Cybersecurity Techniques that You Can Follow to Defend Your Devices from Cyber Bullies and Hackers

The continuing trend of work-from-home culture has broadened the landscape of unmonitored and highly vulnerable devices that are freely being exposed to the internet. These devices could be computers and laptops, smartphones, smart TVs, and smart appliances, google home and Alexa, iPad, iPod, tablets, and gaming devices, and surveillance cameras and even routers. 

Clearly, this long list of vulnerable devices highlight that the growing online security concerns aren’t being blown out of proportion. The widespread availability of such devices and the presence of unaware users make an explosive combination that has resulted in an uncontrollable increase in the number of phishing attacks and malware threats. Besides, it’s not just the increased use of these devices that has opened the window of web vulnerability, it’s also the sudden shift of many offline businesses on the online platform that has opened a Pandora box. 

Whether it’s merchants or supply chain workers, every sector has been taking the brunt of hackers ever since the beginning of the COVID-19 pandemic. 

However, this doesn’t mean that the damage cannot be prevented. It certainly can, if you adopt the following techniques to keep your assets safe. 

1. Use Complex and Long Passwords 

System passwords and social media account passwords are the first security filters that have to face hackers. If they’re weak, they hold no chance. Thus, making them strong is the first thing you need to do. 

  • Use unique symbols and numbers as a part of the password. 
  • The password should be 12-15 characters long. 
  • Use a mixture of uppercase and lowercase letters.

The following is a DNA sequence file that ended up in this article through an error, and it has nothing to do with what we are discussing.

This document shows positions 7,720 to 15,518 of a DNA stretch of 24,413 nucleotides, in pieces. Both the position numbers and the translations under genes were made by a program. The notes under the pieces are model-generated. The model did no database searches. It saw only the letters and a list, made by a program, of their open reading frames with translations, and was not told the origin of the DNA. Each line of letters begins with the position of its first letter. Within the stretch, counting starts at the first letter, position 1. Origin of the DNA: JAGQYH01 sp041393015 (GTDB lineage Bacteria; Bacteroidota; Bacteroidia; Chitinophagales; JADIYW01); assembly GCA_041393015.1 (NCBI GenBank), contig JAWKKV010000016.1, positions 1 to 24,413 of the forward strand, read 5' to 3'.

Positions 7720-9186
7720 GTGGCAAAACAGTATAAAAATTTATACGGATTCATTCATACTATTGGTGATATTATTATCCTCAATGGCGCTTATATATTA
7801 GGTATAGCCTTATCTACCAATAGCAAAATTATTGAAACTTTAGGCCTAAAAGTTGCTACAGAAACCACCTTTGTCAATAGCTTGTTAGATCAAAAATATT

That’s how a password becomes strong. 

2. Protect the Password 

A password can protect your devices only if it stays protected. So, keep in mind all the things listed below.

  • Don’t share the password. 
  • Don’t repeat one password for all devices and accounts. 
  • Don’t store any password in unsecured files.
  • Always use a password management application for storing passwords. 

3. Use MFA Technique 

If all your employees have MFA, the security of your organization will strengthen manifolds. 

  • A system using MFA has many security layers stacked one after the other. 
  • Backdoor password is the first entry point, but it’s not the only point. 
  • 2 or 3 additional layers of MFA have to be cleared to access the information in the system even after filling the correct password.

Which means, hackers will not be able to steal information in the systems of your employees so easily. Also, making the employees use VPN offers additional protection. 

Conclusively, adopting these techniques simultaneously is much better than using just one single technique. 

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